This debate is a relatively new one in that it never was discussed before the end of the second World War. Kids were thought to be extensions of their parents, therefore they were to do exactly as their parents said. Talking back to an adult was unheard of. Children were also an addition to many families way of creating a livelihood. During these times, kids worked along side their parents in the fields harvesting and planting crops. This is why we have school calendars set up the way we do.. to allow the families to have all hand on deck to harvest in the spring and summer, can fruits and veggies for the coming winter and the like.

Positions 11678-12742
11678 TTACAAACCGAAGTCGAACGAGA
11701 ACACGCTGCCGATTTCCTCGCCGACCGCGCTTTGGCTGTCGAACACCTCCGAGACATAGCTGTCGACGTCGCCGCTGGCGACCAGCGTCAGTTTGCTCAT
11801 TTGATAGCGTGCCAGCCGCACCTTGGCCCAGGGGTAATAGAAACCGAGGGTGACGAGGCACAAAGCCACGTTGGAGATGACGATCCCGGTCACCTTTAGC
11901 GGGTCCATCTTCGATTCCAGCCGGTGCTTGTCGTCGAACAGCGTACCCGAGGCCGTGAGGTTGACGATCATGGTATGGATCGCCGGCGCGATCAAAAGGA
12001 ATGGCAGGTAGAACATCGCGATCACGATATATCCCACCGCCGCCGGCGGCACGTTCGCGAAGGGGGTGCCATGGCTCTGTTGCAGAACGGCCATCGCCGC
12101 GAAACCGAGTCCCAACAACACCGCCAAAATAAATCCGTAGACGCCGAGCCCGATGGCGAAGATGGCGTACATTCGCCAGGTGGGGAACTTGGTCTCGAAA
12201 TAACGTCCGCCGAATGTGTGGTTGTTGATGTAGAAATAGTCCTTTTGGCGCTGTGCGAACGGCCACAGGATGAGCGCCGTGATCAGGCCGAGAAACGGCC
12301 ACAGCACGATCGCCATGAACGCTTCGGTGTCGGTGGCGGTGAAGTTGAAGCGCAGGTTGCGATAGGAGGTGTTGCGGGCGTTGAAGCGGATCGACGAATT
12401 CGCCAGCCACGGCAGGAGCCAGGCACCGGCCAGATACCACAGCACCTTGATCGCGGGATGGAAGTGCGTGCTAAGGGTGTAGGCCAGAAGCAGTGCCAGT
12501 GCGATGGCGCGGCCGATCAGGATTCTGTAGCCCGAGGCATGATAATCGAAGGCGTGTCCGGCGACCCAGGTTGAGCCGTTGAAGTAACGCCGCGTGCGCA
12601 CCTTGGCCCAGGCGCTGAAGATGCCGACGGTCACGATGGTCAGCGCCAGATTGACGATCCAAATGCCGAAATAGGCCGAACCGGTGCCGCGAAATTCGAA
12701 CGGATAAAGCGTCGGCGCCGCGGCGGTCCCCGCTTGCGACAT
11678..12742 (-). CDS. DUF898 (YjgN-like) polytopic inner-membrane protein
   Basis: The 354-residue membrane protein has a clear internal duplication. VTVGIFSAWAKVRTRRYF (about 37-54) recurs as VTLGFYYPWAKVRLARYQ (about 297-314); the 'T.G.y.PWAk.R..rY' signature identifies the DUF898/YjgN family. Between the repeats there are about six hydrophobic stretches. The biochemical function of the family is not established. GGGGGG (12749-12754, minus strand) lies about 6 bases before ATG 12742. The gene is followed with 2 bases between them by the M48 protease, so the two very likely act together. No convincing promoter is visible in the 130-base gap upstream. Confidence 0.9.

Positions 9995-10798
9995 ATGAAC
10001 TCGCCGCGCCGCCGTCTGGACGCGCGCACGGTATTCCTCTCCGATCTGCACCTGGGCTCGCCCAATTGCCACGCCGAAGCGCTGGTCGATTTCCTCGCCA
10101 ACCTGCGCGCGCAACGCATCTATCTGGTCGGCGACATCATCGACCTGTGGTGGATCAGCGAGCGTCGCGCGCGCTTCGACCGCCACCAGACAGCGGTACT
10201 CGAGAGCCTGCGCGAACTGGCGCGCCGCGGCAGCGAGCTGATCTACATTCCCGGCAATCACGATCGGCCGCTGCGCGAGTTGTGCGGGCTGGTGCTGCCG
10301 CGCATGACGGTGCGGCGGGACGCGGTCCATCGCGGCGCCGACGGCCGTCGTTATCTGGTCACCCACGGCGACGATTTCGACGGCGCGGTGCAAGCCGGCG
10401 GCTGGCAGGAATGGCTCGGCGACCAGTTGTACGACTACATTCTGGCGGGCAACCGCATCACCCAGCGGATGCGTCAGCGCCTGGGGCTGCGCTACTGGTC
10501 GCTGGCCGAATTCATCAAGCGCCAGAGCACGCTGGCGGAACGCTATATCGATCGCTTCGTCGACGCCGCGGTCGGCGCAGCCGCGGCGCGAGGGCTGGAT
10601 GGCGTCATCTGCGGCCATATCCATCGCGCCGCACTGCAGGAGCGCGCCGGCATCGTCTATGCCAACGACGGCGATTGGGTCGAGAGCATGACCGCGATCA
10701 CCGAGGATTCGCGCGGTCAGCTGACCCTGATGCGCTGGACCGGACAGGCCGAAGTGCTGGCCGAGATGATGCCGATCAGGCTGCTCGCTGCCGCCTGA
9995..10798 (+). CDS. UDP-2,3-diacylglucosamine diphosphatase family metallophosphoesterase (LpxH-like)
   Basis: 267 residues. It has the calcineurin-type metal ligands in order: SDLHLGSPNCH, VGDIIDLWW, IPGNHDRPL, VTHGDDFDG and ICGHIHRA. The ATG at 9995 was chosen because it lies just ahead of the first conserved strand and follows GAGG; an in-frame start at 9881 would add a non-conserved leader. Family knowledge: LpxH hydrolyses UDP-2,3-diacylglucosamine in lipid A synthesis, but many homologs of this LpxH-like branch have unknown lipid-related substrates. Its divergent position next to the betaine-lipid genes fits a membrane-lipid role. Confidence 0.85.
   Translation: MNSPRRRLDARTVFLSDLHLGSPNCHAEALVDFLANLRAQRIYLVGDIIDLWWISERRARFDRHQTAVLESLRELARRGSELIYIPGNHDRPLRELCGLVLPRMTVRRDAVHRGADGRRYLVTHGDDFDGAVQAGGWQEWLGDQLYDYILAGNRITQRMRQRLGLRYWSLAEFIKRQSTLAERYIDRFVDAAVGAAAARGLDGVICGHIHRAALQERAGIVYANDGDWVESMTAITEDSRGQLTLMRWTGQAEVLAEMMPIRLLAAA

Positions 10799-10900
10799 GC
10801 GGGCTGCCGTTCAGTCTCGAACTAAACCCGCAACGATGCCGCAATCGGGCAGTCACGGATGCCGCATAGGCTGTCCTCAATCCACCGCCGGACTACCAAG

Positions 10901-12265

I guess during the baby boomer time frame, adults decided that kids needed to be free of work expectations, and free to make their own voices heard. Thus began the rush to make kids expressive, creative, well rounded and such. We have continued this line of thinking to the point where anytime a child has something to say, adults stop talking to hear the imaginative pearls. Of course I exaggerate. But we have lost the ability to teach kids respect for others. We have failed them in teaching them how to interact in a socially acceptable way. They don't know how to attract and keep friends. They do not understand that learning is something only their generation considers a throw away thing. All generations before them have worked and strove to be educated. No other time in history shows this high drop out percentage at primary schools and add college drop out levels are monumental in the first semester, meaning kids aren't ready for higher education when they leave primary schools. Think back about they way our schools used to be structured.. We had smaller classes, kids who knew each other because they lived in the same area and were dealing with the same issues , primarily, at home. Teachers didn't have to cope with standardized tests, over crowding, lack of materials and kids arriving from all over the city to be included in their schools. Community schools were supported by the community, not the federal or state government. Parents had a say in what schools taught and how. And teachers had power in the profession itself not through a very weak and jaded union. Today's schools are a bastion of political and bureaucratic regulations that keep kids from being engaged in the learning process they were created to be very good at. They are trying to learn, trying to keep from being bullied, trying to understand the kids in their classes who have very different cultural aspects than they do,in some cases trying to understand a teacher who really doesn't speak English well. Teachers are expected to teach way more than math, reading and spelling grammar and the basics. So the basic skills tend to get lost in the muddle and kids get to senior year and can't read, write intelligently or do simple math. So they fail in the first try at a higher level of education. Take a look at private schools. How many of them see their kids failing out of the first year of college? How many of them are dealing with extremely high drop out rates? These schools are teaching what needs to be taught to ready kids for the continuing of their education or for starting a life. They have recently been regarded as a place for the elite to send their previous offspring. But if you honestly look at the way these schools are run and what the outcome is, it makes a case to stop all the government interference with our kids education and return the job of educating kids to teachers and parents. Just a thought anyway.